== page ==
Origin: An Greek εν / en(=in ) + ζύμη/ zyme (=leaven, ferment) meaning “in yeast” .
Coined: In 1877 by German physiologist Wilhelm Kühne (1837–1900). Kuhne used the term “enzym” instead of ‘diastase’ (Beneden, 1876) to describe the "unorganized ferment from yeast and other organisms." Kühne was the first who distinquished enzymes from mixro-organisms that produce them. The debate in his time was whether the catalytic activity observed in these "ferments" could exist independently of living cells. 1876. It is worth noting that the word enzyme was different from word ferment because enzyme was to denote something “in yeast” rather than being an life-bound part of it.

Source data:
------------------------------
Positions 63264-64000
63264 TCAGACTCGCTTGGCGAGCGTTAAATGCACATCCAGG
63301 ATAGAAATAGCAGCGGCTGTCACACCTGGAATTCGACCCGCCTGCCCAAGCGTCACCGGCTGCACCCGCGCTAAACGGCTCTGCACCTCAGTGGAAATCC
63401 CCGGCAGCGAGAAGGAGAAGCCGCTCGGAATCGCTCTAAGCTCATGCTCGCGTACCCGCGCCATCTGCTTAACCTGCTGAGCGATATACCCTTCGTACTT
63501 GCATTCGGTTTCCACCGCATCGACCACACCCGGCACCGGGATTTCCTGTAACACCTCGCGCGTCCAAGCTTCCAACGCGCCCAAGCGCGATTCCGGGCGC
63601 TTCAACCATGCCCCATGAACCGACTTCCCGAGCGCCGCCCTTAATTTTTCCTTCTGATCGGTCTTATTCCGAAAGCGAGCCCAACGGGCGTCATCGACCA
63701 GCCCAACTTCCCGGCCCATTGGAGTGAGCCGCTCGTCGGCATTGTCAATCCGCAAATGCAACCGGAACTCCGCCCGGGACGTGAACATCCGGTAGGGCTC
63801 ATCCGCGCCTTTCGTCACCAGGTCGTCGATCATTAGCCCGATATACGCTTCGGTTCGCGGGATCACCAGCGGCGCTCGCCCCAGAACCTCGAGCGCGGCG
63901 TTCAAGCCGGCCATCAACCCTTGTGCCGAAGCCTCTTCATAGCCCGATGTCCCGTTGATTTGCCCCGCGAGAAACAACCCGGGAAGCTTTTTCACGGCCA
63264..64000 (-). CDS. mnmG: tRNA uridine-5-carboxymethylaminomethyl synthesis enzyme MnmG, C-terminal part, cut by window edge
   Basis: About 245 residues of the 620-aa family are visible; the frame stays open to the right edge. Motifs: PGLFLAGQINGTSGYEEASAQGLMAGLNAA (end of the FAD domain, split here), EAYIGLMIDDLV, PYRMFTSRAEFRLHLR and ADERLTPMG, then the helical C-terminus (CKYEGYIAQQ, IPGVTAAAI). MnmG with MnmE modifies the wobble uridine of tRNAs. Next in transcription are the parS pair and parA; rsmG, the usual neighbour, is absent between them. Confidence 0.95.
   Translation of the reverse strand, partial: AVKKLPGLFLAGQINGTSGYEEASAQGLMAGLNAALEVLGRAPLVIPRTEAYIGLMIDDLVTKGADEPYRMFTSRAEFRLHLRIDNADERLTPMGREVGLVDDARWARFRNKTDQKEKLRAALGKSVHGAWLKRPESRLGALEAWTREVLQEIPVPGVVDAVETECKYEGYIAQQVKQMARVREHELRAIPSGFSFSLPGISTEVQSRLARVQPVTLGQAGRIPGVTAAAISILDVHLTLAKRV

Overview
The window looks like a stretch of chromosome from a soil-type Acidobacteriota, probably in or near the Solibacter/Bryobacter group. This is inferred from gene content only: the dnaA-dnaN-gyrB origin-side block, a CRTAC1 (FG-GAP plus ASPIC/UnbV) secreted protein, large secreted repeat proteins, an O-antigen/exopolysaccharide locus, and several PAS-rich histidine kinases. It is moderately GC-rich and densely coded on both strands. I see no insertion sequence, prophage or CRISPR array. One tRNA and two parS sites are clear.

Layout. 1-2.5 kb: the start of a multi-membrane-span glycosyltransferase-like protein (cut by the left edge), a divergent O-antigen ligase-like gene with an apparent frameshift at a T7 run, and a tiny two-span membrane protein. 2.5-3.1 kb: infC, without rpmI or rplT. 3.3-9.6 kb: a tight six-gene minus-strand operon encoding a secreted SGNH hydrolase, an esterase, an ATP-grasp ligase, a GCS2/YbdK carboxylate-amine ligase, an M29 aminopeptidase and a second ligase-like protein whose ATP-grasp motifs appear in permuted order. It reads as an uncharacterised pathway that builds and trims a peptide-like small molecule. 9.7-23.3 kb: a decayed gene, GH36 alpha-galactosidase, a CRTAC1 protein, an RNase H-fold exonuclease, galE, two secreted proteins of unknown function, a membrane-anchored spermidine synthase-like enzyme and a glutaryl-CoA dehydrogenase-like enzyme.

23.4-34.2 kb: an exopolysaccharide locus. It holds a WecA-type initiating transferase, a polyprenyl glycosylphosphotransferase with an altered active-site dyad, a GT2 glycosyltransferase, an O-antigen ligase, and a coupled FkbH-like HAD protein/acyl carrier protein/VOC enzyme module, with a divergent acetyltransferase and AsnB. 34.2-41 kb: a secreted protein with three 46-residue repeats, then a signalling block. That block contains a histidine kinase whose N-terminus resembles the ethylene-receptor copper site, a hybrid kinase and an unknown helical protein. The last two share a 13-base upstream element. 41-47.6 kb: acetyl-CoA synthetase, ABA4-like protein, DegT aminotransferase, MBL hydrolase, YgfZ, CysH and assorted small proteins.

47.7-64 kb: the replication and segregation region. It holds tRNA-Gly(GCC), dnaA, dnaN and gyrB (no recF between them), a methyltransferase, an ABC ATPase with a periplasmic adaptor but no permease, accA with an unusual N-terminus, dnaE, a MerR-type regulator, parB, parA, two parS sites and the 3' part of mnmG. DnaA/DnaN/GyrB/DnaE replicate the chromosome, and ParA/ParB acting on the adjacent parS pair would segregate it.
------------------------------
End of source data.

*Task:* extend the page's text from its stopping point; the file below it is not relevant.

Proteins that are produced by living organisms in order to catalyze (accelerating the rate) chemical reactions.
Runon derivatives :
Wilhelm Kühne in the late 1870s, coined the term rhodopsin for the substance, also known as visual purple, first discovered in the retinal rods by Franz Boll in 1876 and the term myosin in 1863.